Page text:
No announcement yet.

Suspected swine flu patient’s ordeal at two State hospitals

  • Filter
  • Time
  • Show
Clear All
new posts

  • Suspected swine flu patient’s ordeal at two State hospitals

    Suspected swine flu patient’s ordeal at two State hospitals

    FEAR AND CONFUSION ... Logresia Garoës and her friend Willemiena Stoffel de- scribe Friday’s events.
    A SUSPECTED swine flu patient was sent from pillar to post at both State hospitals in Windhoek on Friday, as her suspected symptoms caused mayhem and confusion among medical staff.
    During a daylong ordeal, Logresia Garoës claims she was treated as an outcast by doctors and nurses who refused to admit her to hospital for treatment.

    Sources told The Namibian that the humiliating treatment the patient experienced on Friday was proof that both State hospitals were ill equipped and not ready to treat swine flu patients. After eight hours of to and fro between the hospitals, Garoës was finally tested and given Tamiflu by the Katutura State Hospital. Then she was advised to go home, as the hospital did not have an isolation ward available. Garoës has a baby and other young children at home, who are at particular risk from H1N1 infection.

    The Windhoek Central Hospital turned her away earlier that day, claiming they did not have medical staff to test or treat her.

    She was referred to the Katutura Hospital, which had initially referred her to the Windhoek Central Hospital.

    Garoës claims that on her second arrival at Katutura Hospital, she was temporarily denied access into the hospital building and told “to sit on a dustbin.”

    Eventually she was taken to a deserted reception area and instructed to wait in a “dark and cold room”.

    Garoës was finally “rescued” by a male nurse, who for the first time that day explained her symptoms to her and assisted her during her final hours at the hospital.

    Here she was also swabbed for swine flu testing and received a prescription for Tamiflu and painkillers. Then doctors sent her home.

    She says she expected them to keep her at the hospital.

    “I wanted to protect my children, my family.”

    Her friend, Willemiena Stoffel, who was at her side during the day, said health officials treated Garoës “as if she was filled with a rotten thing. It made me very sad.”

    Sources claim there is no isolation ward for patients with suspected infectious diseases at any of the hospitals, despite months of preparation by the Ministry of Health for the onset of the flu season. Administrators of the State hospitals have attended several meetings at which the H1N1 pandemic was discussed.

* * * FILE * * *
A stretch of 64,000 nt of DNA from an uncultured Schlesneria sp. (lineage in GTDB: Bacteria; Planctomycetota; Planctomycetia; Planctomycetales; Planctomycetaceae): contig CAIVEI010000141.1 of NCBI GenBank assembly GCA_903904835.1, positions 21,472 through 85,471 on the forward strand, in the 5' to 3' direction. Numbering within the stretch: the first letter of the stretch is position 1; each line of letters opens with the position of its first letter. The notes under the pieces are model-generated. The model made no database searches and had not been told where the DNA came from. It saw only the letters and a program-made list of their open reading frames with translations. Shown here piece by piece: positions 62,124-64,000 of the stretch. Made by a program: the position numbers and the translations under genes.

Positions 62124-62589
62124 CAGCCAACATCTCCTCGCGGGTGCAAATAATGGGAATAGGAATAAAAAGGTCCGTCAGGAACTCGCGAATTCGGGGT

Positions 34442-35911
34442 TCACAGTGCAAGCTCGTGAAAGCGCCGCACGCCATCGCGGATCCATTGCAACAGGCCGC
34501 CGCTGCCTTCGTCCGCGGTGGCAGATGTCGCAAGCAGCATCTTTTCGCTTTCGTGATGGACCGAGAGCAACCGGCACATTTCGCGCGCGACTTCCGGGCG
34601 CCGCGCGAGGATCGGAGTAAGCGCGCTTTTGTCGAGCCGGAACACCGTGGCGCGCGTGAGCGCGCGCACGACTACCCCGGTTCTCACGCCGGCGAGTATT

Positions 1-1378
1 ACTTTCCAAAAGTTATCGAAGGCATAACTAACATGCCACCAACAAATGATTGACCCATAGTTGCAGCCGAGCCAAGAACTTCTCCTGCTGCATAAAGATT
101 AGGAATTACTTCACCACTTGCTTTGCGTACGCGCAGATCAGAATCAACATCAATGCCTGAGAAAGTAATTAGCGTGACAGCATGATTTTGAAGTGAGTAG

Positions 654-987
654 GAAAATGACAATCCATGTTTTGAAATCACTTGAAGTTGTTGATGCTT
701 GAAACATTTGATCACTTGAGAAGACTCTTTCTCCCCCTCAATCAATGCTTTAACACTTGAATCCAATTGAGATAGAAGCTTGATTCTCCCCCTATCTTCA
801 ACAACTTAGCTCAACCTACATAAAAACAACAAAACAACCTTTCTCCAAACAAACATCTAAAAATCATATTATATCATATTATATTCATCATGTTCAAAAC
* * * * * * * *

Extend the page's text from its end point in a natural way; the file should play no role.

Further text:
Garoës says the hospital nurses treated her in a “bad way” and some told her to “stay away”.

    When she collected her medicine from the hospital pharmacy in the early evening, the pharmacy nurse instructed her “to leave the room”.

    Garoës says she eventually received proper attention from medical staff at Katutura Hospital. A male nurse arrived and “he explained everything to us. Although he wore a mask, he was not scared to be close to me.”

    Things began to pick up when a doctor re-examined Garoës and recommended that she get X-rays and wrote her a prescription for medicine. She was also tested for swine flu.

    Between 19h00 and 20h00, Garoës was advised to go home.

    Dr Innocent Zulu, the acting superintendent on duty at the Katutura State Hospital on Friday, said he had personally attended to the patient in a consulting room at the end of the day. He explained that it was important to keep her isolated from other patients.

    “You can imagine if this person walks into the casualty ward. This could be disastrous.”

    He added that the hospital’s protocol prescribes that a patient suspected of being sick with H1N1 must be examined and treated in “an enclosed space”.

    Dr Zulu said in the case of Garoës, the hospital recommended that she go home, as this would keep her isolated from other patients. In his opinion, the patient did not display any complications and could be safely sent home, as per protocol.

    Dr Zulu said she was visited by nurses every day, who kept a close eye on her.

    “We gave her a dose of Tamiflu,” he said.

    He added that he has received daily reports on the patient’s state and that “she is doing very well”.

    Dr Zulu also explained that the fact that other clinics and the Windhoek Central hospital had referred the patient to Katutura State was because “not every centre is capable of handling a suspected case of H1N1”.

    Another health professional yesterday said that the patient was “blatantly refused access” by the Windhoek State Hospital and that the issue was the preparedness of the hospitals for the flu season.

    “The infection is around and we need to pull up all our resources. We need to be ready,” he said.

    Sources claim that the Katutura State Hospital yesterday started preparing a special ward for possible H1N1 patients.